New Publication: Effort in absence: Technologically mediated aesthetic experiences of the culture industries’ routine workers

Greetings OOW members!

Today we are sharing a new publication from Michael Siciliano.

CITATION: Siciliano, Michael L. 2022. “Effort in absence: Technologically mediated aesthetic experiences of the culture industries’ routine workers.” Ethnographyhttps://doi.org/10.1177/14661381221124514

ABSTRACT:

In this article, I draw upon 20 months of participant observation to compare the labor processes of routine, office staff in the popular music and digital content industries in the U.S. In both cases, workers play a game of disappearing, pursuing immersive experiences in their efforts to be more productive. These pleasurably immersive experiences vis-à-vis technology described by informants bear a similarity to aesthetic experiences typically associated with art objects. Comparing how workers describe their aesthetic experiences, I show how the materiality of technology as well as management mediate workers’ immersion. In doing so, this article extends theories of control over work by highlighting the importance of work’s affective and aesthetic dimensions while also making an empirical contribution by examining the culture industries’ often overlooked, routine workers in conventional and platformized contexts.

New Publication: Deciding between Domains: How Borrowers Weigh Market and Interpersonal Options

Hi OOW members! Today we’re sharing a new article from Rourke O’Brien, Adam Hayes, and Barbara Kiviat:

Citation:

O’Brien R, Hayes A, Kiviat B. Deciding between Domains: How Borrowers Weigh Market and Interpersonal Options. Social Psychology Quarterly. August 2022. doi:10.1177/01902725221108964

ABSTRACT:

Individuals routinely satisfy borrowing needs by transacting in the market or by relying on social relations. In the market domain, price logic leads borrowers to choose the cheaper option; in the interpersonal domain, role-matching logic leads borrowers to choose the relation best matched to the act. But how do individuals choose when faced with options from each domain? Drawing on theories in economic sociology that assert the economic and the social are mutually constitutive, we posit that when market and interpersonal options appear in the same choice set, the characteristics of one option inflect how people assess the other. Through two survey experiments, we show that price sensitivity toward the market option is less when the interpersonal option is role mismatched and that concerns about interpersonal borrowing changing or damaging the relationship attenuate when the market option is expensive. We discuss the implications for studies of stratification and financial decision-making.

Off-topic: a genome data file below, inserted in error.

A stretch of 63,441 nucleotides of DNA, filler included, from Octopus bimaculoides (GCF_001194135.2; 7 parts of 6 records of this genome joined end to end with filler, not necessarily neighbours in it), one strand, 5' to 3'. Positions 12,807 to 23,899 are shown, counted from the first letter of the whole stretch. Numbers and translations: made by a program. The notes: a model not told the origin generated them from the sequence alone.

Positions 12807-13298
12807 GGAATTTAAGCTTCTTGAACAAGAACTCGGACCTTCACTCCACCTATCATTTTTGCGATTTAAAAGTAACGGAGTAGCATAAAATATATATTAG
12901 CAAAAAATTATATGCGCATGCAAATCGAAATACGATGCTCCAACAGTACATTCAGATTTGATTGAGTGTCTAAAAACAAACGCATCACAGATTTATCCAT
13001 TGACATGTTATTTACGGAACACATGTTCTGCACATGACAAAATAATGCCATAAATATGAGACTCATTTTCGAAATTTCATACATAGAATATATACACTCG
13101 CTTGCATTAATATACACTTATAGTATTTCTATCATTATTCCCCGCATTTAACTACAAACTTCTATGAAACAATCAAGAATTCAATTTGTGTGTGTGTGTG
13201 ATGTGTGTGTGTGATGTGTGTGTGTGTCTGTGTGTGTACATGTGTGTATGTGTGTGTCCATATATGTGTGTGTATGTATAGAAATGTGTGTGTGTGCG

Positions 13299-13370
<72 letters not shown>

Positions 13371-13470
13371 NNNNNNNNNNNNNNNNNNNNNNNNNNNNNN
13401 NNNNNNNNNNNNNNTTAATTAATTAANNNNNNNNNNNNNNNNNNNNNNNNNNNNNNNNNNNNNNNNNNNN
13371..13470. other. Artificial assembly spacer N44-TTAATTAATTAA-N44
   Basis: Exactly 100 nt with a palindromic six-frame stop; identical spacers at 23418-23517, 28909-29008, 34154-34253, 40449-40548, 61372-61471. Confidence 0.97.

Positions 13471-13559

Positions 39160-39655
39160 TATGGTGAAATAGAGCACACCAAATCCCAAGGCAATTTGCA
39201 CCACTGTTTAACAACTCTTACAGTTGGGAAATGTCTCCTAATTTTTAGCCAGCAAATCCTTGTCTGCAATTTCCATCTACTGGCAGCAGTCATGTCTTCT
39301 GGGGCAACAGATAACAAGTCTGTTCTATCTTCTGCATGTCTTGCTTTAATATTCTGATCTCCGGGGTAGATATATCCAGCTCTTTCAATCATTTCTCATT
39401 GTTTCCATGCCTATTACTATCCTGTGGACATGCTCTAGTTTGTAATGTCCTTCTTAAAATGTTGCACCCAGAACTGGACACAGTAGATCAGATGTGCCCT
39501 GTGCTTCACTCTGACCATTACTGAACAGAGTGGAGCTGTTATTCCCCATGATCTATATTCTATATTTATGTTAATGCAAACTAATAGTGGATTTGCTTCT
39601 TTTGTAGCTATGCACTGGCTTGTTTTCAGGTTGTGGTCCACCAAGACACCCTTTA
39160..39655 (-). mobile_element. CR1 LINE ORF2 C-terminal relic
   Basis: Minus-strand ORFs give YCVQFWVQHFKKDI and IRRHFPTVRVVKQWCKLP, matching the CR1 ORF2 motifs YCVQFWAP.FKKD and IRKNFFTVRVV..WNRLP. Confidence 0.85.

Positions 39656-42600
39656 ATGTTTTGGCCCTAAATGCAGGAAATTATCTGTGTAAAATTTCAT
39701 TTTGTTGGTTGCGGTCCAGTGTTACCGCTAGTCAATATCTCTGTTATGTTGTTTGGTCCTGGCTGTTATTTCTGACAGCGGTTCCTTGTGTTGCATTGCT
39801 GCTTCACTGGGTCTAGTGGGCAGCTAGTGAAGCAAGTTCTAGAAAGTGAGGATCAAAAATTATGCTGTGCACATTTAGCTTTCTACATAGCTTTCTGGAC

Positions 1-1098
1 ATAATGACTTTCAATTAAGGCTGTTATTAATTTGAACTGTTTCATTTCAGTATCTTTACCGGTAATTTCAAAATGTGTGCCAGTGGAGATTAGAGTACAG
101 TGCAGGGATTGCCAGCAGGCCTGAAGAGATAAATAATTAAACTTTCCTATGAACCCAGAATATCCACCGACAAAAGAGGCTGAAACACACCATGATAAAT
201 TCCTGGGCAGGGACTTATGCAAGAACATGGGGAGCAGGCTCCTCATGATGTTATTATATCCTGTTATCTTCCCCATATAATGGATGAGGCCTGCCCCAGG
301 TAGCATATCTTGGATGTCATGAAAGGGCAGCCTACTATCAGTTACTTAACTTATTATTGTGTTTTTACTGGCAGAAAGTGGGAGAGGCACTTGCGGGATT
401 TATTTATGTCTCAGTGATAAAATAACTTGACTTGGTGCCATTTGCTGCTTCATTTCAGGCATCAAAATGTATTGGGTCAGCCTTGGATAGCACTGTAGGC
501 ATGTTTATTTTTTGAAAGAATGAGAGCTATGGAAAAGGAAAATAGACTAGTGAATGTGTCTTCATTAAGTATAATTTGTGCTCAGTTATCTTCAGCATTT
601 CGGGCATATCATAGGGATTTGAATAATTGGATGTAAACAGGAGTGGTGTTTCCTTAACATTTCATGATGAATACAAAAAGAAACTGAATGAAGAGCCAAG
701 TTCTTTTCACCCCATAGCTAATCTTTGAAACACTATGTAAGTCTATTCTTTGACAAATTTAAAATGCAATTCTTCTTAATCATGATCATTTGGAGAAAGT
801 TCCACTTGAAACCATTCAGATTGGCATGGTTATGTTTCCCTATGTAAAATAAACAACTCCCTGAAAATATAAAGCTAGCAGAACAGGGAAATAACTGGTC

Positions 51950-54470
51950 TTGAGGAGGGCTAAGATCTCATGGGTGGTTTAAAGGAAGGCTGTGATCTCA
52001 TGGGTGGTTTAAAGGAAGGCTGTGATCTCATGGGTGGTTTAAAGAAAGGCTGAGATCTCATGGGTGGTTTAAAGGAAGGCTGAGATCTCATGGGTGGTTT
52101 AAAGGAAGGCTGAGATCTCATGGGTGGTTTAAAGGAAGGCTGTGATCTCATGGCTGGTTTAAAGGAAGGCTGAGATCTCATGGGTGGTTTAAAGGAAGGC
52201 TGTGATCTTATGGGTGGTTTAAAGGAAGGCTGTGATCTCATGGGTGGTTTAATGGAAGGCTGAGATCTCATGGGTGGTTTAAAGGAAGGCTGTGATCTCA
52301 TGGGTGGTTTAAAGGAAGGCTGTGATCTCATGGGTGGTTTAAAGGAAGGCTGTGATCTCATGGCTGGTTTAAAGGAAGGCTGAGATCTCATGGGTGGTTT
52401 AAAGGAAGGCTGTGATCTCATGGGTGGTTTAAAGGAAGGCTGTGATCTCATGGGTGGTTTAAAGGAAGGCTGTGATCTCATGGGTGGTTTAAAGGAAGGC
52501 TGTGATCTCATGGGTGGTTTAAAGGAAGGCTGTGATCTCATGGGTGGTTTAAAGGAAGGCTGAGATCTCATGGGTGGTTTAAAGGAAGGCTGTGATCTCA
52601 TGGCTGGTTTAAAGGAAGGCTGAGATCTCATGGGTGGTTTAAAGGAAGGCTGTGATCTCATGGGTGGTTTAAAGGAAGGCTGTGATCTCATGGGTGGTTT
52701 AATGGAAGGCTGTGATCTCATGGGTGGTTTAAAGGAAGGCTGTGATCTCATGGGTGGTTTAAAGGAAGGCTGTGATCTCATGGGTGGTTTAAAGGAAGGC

New Publication: Workplace Well-being: Shifting from an Individual to an Organizational Framework

Hi OOW Members! Today we’re sharing a new article by Annika Wilcox and Amanda Koontz:

Citation:

Wilcox, Annika and Amanda Koontz. “Workplace Well-being: Shifting from an Individual to an Organizational Framework.” Sociology Compass e13035. https://doi.org/10.1111/soc4.13035

Abstract: 

Well-being (or lack thereof) is one phenomena that is shaped by and has important implications for organizational (in)equalities, yet remains widely conceptualized at an individual level. Through a review of previous research on organizational inequality and diversity, we argue for a shift towards studying “workplace well-being”—well-being as created by and through work organizations. We identify and discuss three pillars of workplace well-being and consider how these pillars are constituted across three levels of analysis. We note that “workplace well-being” offers a more theoretically- and empirically-grounded framework for understanding how well-being operates in the workplace. This concept can be utilized to “check” where organizational change is needed and develop change initiatives that better support diversity, inclusivity, and equity.